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#2228937 - 02/10/14 11:09 AM Changing pedal when playing Octaves problem  
Joined: Nov 2013
Posts: 102
DanL Offline
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DanL  Offline
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Joined: Nov 2013
Posts: 102
Hi everyone!

I have a big problem here. I have recently start to work on a new piece my teacher gave me. Since I won't be taking lesson until Sunday, I'll share my problem here smile

This is my most difficult part frown. I have to playing Octaves at a pretty fast tempo, with the left hand changing chord at the beginning of each bar. So when playing Octave, it seems like I can't hold the last keys long enough during the pedal changing, I have to leave those key immediately to play another octaves (eg a C-C to G-G, they are...a bit far away from each other, right?). So that create a "hiccup" at the beginning of each bar, which really gets on my nerve. I tried to hold the last octave before changing the pedal a little bit longer but It does not work, if I do that, I'll be late for the next ones.

Any advice? Please help me if you can. Thanks in advance!

Best Wishes!

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#2228944 - 02/10/14 11:26 AM Re: Changing pedal when playing Octaves problem [Re: DanL]  
Joined: Apr 2010
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Andy Platt Offline
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Andy Platt  Offline
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Virginia, USA
I'm trying to understand exactly what's happening here. It sounds like the harmony changes each measure and you pedal at the beginning of that. The melody is being played in octaves above that, right?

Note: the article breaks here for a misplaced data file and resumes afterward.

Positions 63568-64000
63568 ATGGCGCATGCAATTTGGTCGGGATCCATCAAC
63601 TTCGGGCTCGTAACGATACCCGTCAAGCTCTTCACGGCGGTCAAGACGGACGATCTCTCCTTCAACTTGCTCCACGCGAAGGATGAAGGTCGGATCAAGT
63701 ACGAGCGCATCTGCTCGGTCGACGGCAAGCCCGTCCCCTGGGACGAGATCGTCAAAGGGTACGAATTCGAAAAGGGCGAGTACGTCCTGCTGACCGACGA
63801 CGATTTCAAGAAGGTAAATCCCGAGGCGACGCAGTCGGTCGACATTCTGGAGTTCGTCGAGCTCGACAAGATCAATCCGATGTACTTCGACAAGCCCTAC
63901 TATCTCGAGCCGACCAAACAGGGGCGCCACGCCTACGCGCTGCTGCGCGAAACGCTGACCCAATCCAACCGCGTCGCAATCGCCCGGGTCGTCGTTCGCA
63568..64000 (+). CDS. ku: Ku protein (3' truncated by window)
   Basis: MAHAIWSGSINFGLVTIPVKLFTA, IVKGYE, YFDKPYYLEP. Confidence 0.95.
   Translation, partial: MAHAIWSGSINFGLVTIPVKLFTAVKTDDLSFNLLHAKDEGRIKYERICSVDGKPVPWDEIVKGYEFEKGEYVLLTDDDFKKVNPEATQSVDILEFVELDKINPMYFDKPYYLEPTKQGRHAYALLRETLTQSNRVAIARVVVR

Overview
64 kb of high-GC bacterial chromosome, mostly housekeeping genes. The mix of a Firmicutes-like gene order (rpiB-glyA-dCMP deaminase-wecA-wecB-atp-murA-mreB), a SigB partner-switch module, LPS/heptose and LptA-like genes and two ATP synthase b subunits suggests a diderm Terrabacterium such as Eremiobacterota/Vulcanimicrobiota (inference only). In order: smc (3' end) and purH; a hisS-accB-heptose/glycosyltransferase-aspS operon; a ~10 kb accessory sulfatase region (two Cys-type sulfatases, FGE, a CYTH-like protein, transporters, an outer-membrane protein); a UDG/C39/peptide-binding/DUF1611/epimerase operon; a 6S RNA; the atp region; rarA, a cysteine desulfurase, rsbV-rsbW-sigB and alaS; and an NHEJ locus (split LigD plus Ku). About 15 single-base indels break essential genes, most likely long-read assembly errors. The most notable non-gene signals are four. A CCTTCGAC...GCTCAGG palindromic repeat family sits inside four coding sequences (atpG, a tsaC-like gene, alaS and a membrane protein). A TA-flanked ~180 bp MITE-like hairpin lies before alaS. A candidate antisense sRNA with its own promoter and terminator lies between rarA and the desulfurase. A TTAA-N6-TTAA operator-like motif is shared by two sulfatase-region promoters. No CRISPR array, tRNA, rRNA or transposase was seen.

And I'm assuming that the octave is being held across that barline but needs to change very soon after so you have already released the keys and moved to the new point?

Whenever I have this issue, I only have a few alternatives:

a) Slow the tempo down so I can actually make the move in time with the pedal.
b) Accept the gap and try to make it musical.
c) Decide the piece is too advanced. Luckily not got to that point yet.

Perhaps posting an extract from the score would help us figure it out?

  • Debussy - Le Petit Nègre, L. 114
  • Haydn - Sonata in Gm, Hob. XVI/44

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#2228958 - 02/10/14 11:54 AM Re: Changing pedal when playing Octaves problem [Re: DanL]  
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4evrBeginR Offline
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4evrBeginR  Offline
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It sounds to me you are trying to pedal with the new chord causing a hiccup sound when you are supposed to pedal after you play a new chord / octave. If your are playing in fast succession, it is a bit of a coordination challenge but practice makes perfect.

Art is never finished, only abandoned. - da Vinci
#2229252 - 02/10/14 09:50 PM Re: Changing pedal when playing Octaves problem [Re: DanL]  
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Brian Lucas Offline
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Brian Lucas  Offline
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It could also be a matter of not getting the pedal back down fast enough. I've come across students who time the pedal with the music, for example... quarter notes, up on beat 1 and down on beat 2. So any note played in the first beat isn't held because the pedal hasn't come back down yet.

I too say slow the tempo down but keep the pedal speed fast, up then immediately back down. It sounds to me like you're not getting the pedal down before your hand leaves the notes you want to hold.

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#2229320 - 02/11/14 12:09 AM Re: Changing pedal when playing Octaves problem [Re: DanL]  
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Derulux Offline
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Derulux  Offline